UK: 2018 Global Health Care Outlook: The Evolution Of Smart Health Care

Last Updated: 16 January 2018
Article by Karen Taylor

This week Deloitte launched its report, 2018 Global health care outlook: The evolution of smart health care - which looks at the challenges health care will be facing in 2018 and the strategies that can be utilised to alleviate the pressures facing the sector globally. This week's blog highlights some of the key findings from the report and their implications for the UK.

A sector under pressure

Many public and private health systems across the world are facing financial and workforce challenges. Deloitte's 2018 Global health care outlook report identifies a number of key trends that are leading to these challenges:

  • global health care spending is projected to increase at an annual rate of 4.3 per cent in 2017-2021, up from 1.3 per cent from 2012-2016. However, spending in the UK is expected to increase by only 1.1 per cent per year compared to four per cent in Western Europe, and 7.5 per cent in transition economies
  • per person health care spending will also continue to vary widely, from $11,356 in the US to just $53 in Pakistan in 2021
  • life expectancy is estimated to increase between 2016 and 2021 —from 73 to 74.1 years
  • most countries have made headway in the battle against communicable diseases through improved living standards, better sanitation, and wider access to health care and vaccinations. However, urbanisation, sedentary lifestyles, and rising obesity levels are fuelling increases in chronic diseases. For example, the number of people living with diabetes globally is anticipated to grow from the current 415 million to 642 million by 2040. In the UK, the number of people living with diabetes has more than doubled since 1996, with an estimated 4.5 million people currently living with the disease, 1.1 million of which are undiagnosed1
  • in 2017, an estimated 50 million people worldwide lived with dementia—a number that is predicted to double every 20 years. In the UK it is estimated that the number of people with dementia will increase to 1.14 million by 2025,2 and become a trillion dollar disease by 2018.

These trends, if left unchallenged, will place a considerable and unmanageable amount of pressure on health systems. Today, these trends are requiring health care providers across the world to work harder. However, a key question in the global health care outlook report is - are they working 'smarter'?  The report identifies a number of existing and emerging challenges that health care stakeholders are likely to face in 2018 in their quest to get 'smarter' (Figure 1).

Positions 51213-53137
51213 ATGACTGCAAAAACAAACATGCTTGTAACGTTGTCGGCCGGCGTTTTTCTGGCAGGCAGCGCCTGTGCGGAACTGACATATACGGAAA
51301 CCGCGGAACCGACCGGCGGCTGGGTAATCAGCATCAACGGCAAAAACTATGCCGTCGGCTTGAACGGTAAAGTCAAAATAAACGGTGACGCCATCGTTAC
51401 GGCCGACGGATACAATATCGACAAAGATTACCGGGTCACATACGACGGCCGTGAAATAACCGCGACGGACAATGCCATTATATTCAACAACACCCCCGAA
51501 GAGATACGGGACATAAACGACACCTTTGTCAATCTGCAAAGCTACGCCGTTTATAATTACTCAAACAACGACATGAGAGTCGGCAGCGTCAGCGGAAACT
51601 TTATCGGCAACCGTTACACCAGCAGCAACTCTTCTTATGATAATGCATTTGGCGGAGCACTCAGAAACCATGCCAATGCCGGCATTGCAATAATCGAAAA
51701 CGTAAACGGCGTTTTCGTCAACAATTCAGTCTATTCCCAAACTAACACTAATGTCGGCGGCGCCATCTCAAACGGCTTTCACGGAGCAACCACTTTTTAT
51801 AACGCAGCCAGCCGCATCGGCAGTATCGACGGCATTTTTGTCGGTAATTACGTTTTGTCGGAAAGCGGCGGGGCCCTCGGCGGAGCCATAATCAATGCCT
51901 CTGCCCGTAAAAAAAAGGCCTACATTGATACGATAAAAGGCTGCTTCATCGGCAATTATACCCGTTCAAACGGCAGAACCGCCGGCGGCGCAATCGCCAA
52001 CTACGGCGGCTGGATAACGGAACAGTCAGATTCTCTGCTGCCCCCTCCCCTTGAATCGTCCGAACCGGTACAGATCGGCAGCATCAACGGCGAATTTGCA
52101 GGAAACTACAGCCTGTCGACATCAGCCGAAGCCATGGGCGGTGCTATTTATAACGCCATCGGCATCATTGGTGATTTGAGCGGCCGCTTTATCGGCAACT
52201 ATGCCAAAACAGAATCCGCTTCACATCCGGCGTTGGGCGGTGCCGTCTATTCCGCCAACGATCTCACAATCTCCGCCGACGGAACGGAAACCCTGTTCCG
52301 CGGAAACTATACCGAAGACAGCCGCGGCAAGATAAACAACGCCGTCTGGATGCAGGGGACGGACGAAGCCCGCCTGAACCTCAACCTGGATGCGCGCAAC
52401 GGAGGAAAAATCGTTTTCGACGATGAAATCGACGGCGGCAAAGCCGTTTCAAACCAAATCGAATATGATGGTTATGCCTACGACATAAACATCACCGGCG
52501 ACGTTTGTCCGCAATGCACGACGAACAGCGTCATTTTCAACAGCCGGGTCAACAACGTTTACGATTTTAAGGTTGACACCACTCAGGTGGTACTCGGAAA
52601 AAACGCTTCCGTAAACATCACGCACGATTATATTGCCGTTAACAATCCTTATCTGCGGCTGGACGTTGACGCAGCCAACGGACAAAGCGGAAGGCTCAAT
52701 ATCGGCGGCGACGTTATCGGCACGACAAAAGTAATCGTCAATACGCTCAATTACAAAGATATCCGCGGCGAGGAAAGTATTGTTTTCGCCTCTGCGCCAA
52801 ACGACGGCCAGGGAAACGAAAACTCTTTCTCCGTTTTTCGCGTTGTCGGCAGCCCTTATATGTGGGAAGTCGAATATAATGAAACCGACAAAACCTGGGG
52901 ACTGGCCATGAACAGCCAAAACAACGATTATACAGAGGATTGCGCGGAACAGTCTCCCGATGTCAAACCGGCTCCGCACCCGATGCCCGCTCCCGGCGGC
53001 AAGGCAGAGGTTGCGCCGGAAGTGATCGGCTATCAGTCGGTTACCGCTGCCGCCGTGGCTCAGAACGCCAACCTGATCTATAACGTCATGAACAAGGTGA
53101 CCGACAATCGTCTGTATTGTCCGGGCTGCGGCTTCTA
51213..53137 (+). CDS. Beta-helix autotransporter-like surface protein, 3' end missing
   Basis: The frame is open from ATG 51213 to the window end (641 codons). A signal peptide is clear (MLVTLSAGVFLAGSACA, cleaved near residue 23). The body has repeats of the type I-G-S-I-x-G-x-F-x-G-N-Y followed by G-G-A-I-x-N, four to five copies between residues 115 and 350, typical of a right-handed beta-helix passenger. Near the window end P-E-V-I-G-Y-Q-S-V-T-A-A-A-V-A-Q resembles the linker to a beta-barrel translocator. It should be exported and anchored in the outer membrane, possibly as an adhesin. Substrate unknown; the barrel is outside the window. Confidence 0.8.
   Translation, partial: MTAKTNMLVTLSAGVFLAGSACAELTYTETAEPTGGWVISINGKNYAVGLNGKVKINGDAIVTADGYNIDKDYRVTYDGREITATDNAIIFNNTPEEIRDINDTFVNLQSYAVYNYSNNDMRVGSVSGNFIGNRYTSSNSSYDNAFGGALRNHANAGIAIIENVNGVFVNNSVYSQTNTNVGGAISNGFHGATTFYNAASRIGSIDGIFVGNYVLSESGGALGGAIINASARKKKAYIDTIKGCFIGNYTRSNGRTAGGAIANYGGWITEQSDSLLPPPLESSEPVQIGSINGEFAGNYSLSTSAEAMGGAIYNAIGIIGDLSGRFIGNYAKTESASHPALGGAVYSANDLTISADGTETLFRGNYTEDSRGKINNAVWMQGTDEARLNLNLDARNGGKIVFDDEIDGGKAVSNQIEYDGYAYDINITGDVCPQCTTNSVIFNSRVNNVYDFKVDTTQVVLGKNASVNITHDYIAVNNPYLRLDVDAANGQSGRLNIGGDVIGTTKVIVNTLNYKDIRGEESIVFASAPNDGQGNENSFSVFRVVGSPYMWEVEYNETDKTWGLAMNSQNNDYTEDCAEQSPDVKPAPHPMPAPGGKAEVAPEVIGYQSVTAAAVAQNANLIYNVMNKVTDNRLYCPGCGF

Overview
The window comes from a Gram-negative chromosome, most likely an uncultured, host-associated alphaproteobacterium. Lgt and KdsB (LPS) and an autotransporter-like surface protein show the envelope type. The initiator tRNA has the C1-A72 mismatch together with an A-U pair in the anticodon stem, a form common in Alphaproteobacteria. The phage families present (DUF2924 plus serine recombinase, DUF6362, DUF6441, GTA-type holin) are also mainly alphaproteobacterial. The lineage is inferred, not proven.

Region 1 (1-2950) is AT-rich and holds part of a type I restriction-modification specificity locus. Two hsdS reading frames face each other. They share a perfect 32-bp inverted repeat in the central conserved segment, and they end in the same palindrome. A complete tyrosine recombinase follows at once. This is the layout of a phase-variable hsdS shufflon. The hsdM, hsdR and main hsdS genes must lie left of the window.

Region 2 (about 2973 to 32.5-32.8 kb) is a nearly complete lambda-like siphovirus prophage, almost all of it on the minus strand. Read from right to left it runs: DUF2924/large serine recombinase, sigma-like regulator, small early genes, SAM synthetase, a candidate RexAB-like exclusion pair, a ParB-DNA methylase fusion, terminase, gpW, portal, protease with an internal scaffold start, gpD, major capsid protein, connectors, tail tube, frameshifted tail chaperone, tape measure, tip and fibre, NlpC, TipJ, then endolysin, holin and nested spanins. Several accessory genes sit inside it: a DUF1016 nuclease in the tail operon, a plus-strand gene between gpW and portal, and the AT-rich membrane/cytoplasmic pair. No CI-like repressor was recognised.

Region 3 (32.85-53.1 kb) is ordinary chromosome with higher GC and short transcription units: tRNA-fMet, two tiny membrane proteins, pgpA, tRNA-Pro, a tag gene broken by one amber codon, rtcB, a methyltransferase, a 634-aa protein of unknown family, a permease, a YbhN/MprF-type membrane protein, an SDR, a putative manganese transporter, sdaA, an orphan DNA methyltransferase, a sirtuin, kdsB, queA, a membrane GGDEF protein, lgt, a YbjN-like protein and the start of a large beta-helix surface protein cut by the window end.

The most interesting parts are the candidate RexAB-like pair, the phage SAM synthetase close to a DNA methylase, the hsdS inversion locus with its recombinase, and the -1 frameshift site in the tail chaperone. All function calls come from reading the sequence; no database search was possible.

Figure 1. Key issues in global health care

Strategies to tackle these challenges

Having strategies to tackle the above trends and challenges can provide a firm foundation to alleviate pressures facing health care. Below we explore the strategies and considerations for stakeholders as they seek to deliver high-quality, cost-efficient, and smart health care:

  • Creating a positive margin in an uncertain and changing health economy - Public and private health systems have been facing revenue pressures and declining margins for years. Spending is increasing at unprecedented levels due to: growing and ageing populations; increasing patient expectations; the need for infrastructure improvements; and advancements in therapeutics and technology.  In the UK, this has manifested itself in the National Health Service (NHS) experiencing the longest slowdown in funding in its 69 year history, with the majority of English hospitals struggling to break even. Meanwhile, the provider system as a whole has recorded a consolidated deficit for the past two years. In response, health care stakeholders are pursuing new cost reduction measures, such as developing alternative staffing models, shifting patients to outpatient services, and reducing administrative and supply costs.
  • Strategically moving from volume to value - Health care is continuing its transition from fee-for-service to outcomes- and value-based payment models. A successful transition to value-based care requires that market players and consumers move beyond transaction-based treatment to the holistic health of populations – from treatment to prevention and wellness, and from individual to population health. Health care providers can also look at deploying innovative care delivery models based on data and analytics. One example in England is the NHS RightCare national programme, which is committed to reducing unwarranted variation in care delivery in order to improve people's health and outcomes. NHS RightCare aims help deliver a financially sustainable health system by aligning population value with the principles of value-for-money, thereby achieving sustainable, optimal healthcare for the whole population.3